Rotherham United were deeply saddened to learn of the news of the death of Norman Hunter, our manager in the mid-1980s and who is forever recognised as a legendary figure with the great Leeds United sides of the Don Revie era.
Norman was appointed in the Summer of 1985 (following the departure of George Kerr) when Millers chairman Syd Wood looked for someone with a high-profile in the game as the next manager.
Norman Hunter and his Millers side pictured in August 1985
He had enjoyed success as manager at Barnsley, taking them to promotion four years earlier when they had been runners-up to Rotherham in the old Third Division (now L1) but he was unable to replicate that feat at Millmoor, during what was an extremely difficult time as the club’s debts mounted as they continued to suffer from the financial problems incurred under a previous era.
However, he did manage to make some significant signings and was the manager who brought in Tony Grealish whilst a double signing of midfielders Andy Williams and striker Gareth Evans, both from Coventry City, galvanised a side that had endured a tough start to his second season in charge.
He also brought in midfielder Dean Emerson from Stockport and he was sold on at a considerable profit to Coventry, and would go on to play over 100 games for them in the top flight.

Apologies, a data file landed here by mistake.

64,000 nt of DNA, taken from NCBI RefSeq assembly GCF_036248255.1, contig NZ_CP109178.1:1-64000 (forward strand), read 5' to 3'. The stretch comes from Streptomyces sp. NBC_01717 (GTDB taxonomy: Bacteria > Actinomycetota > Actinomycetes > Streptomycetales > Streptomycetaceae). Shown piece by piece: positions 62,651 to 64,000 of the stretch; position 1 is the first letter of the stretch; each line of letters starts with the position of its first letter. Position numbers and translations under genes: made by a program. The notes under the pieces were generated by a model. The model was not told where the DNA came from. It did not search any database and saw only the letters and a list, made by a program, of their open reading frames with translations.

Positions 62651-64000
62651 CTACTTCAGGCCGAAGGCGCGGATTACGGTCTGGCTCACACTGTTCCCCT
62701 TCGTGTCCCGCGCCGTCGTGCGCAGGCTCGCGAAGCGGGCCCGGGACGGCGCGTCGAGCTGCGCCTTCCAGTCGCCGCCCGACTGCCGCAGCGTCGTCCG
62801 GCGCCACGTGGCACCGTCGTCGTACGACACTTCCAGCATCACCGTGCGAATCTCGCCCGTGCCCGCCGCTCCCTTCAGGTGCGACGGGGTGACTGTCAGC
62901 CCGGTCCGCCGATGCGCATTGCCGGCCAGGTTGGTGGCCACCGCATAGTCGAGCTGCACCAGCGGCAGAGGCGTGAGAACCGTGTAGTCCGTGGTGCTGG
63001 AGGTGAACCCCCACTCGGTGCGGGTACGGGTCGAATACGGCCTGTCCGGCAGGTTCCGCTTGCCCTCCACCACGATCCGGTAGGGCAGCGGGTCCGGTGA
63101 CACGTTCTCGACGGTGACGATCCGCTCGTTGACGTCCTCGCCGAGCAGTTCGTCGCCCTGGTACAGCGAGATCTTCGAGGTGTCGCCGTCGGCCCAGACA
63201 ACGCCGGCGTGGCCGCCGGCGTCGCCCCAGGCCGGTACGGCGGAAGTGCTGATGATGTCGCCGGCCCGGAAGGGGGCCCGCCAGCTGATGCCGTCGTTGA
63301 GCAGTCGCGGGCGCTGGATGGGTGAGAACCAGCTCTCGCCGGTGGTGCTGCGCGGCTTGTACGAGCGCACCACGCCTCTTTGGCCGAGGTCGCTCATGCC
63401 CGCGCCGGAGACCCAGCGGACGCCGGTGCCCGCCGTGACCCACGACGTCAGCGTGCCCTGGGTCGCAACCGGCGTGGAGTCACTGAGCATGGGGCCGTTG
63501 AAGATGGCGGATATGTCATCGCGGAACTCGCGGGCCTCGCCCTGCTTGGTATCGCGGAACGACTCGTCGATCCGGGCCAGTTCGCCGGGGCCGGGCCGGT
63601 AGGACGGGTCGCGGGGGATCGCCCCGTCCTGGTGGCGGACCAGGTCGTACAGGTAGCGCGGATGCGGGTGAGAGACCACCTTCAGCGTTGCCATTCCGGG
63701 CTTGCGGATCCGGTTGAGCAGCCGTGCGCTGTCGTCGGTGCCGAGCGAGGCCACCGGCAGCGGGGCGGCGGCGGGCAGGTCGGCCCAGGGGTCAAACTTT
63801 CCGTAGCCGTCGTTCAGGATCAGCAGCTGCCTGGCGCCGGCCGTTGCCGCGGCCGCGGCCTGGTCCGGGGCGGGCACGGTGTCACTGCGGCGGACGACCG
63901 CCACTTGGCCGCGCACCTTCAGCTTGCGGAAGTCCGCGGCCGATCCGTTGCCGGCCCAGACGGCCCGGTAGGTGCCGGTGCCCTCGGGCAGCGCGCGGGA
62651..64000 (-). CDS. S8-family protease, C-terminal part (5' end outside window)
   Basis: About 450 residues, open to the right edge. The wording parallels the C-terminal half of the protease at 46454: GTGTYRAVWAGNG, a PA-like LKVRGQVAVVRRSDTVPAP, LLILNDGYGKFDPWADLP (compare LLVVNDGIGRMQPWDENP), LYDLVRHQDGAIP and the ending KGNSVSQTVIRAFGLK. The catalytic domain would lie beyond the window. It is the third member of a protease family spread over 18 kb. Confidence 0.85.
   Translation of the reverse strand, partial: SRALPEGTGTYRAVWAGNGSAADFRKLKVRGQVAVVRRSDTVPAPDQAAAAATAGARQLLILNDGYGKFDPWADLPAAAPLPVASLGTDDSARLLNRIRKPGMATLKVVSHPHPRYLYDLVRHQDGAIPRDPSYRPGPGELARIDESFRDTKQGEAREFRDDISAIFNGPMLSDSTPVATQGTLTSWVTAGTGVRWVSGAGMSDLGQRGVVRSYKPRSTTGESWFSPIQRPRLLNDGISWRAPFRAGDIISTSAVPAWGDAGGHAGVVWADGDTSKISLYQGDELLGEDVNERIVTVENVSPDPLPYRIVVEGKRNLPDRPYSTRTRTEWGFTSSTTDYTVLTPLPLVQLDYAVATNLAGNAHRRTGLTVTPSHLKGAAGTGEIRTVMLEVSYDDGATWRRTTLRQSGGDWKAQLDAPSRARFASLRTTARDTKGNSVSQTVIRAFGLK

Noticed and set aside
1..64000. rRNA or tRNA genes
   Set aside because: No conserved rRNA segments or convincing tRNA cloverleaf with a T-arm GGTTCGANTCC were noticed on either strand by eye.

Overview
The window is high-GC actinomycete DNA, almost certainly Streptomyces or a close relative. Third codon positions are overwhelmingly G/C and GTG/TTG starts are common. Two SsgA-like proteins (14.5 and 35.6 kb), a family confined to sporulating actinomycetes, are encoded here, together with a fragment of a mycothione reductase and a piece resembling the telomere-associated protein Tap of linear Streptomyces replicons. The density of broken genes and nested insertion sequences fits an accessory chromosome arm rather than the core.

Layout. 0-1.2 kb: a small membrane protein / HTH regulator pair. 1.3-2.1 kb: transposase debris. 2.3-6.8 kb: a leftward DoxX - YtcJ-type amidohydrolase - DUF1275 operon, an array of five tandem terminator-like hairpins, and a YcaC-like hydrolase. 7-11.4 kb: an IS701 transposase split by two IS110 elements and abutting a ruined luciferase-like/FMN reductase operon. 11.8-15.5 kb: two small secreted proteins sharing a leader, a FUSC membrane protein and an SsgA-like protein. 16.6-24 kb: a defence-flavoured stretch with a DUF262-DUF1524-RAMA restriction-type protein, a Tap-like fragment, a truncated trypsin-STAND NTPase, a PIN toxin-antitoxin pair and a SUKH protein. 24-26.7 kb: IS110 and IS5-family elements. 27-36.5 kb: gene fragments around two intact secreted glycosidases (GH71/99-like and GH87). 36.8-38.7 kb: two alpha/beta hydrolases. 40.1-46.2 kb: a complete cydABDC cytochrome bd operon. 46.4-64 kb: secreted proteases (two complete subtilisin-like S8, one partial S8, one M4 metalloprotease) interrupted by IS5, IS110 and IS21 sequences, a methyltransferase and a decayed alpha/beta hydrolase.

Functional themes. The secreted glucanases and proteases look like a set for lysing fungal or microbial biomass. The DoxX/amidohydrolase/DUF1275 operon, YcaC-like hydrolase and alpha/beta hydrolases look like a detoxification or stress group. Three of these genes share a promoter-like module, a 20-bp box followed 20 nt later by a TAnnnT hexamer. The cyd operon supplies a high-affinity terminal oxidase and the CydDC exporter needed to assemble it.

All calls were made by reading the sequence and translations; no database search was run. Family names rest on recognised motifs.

The club finished 14th in both Hunter’s two full seasons in charge. He was kept on as manager after Ken Booth took over as chairman in May 1987 following the club going into administration but six months later, a defeat to Macclesfield Town in the FA Cup provoked his departure.
Norman, who was 76 and died after testing positive for coronavirus, made 726 appearances for Leeds, another 122 for Bristol City and then played over 30 times for Barnsley including time as player-manager. He also won 28 England caps and was part of the 1966 World Cup winning squad although he didn’t play.
The thoughts of everyone at Rotherham United are with Norman’s family and friends at this incredibly difficult time.
Rest in Peace, Norman.
Once a Miller, Always a Miller.